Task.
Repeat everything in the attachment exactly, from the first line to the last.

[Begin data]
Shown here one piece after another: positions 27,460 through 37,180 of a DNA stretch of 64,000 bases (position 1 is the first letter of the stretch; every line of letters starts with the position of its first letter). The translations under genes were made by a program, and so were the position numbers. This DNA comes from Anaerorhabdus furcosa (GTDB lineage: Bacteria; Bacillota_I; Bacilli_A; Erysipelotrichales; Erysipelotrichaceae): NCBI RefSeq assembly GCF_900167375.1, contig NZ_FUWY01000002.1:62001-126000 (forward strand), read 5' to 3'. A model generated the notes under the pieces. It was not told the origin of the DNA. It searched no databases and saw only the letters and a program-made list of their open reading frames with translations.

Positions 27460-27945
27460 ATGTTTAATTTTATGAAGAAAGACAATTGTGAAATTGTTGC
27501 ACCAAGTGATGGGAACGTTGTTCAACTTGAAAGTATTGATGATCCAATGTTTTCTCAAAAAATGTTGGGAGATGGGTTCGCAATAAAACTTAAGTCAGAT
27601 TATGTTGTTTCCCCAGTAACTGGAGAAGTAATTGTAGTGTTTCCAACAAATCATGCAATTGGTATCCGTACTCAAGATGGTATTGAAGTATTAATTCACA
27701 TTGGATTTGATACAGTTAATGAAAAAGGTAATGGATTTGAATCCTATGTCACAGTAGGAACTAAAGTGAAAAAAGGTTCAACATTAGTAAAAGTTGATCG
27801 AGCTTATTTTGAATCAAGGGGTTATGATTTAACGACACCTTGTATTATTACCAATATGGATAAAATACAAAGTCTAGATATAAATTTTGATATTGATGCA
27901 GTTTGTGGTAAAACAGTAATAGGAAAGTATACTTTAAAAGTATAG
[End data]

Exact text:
Shown here one piece after another: positions 27,460 through 37,180 of a DNA stretch of 64,000 bases (position 1 is the first letter of the stretch; every line of letters starts with the position of its first letter). The translations under genes were made by a program, and so were the position numbers. This DNA comes from Anaerorhabdus furcosa (GTDB lineage: Bacteria; Bacillota_I; Bacilli_A; Erysipelotrichales; Erysipelotrichaceae): NCBI RefSeq assembly GCF_900167375.1, contig NZ_FUWY01000002.1:62001-126000 (forward strand), read 5' to 3'. A model generated the notes under the pieces. It was not told the origin of the DNA. It searched no databases and saw only the letters and a program-made list of their open reading frames with translations.

Positions 27460-27945
27460 ATGTTTAATTTTATGAAGAAAGACAATTGTGAAATTGTTGC
27501 ACCAAGTGATGGGAACGTTGTTCAACTTGAAAGTATTGATGATCCAATGTTTTCTCAAAAAATGTTGGGAGATGGGTTCGCAATAAAACTTAAGTCAGAT
27601 TATGTTGTTTCCCCAGTAACTGGAGAAGTAATTGTAGTGTTTCCAACAAATCATGCAATTGGTATCCGTACTCAAGATGGTATTGAAGTATTAATTCACA
27701 TTGGATTTGATACAGTTAATGAAAAAGGTAATGGATTTGAATCCTATGTCACAGTAGGAACTAAAGTGAAAAAAGGTTCAACATTAGTAAAAGTTGATCG
27801 AGCTTATTTTGAATCAAGGGGTTATGATTTAACGACACCTTGTATTATTACCAATATGGATAAAATACAAAGTCTAGATATAAATTTTGATATTGATGCA
27901 GTTTGTGGTAAAACAGTAATAGGAAAGTATACTTTAAAAGTATAG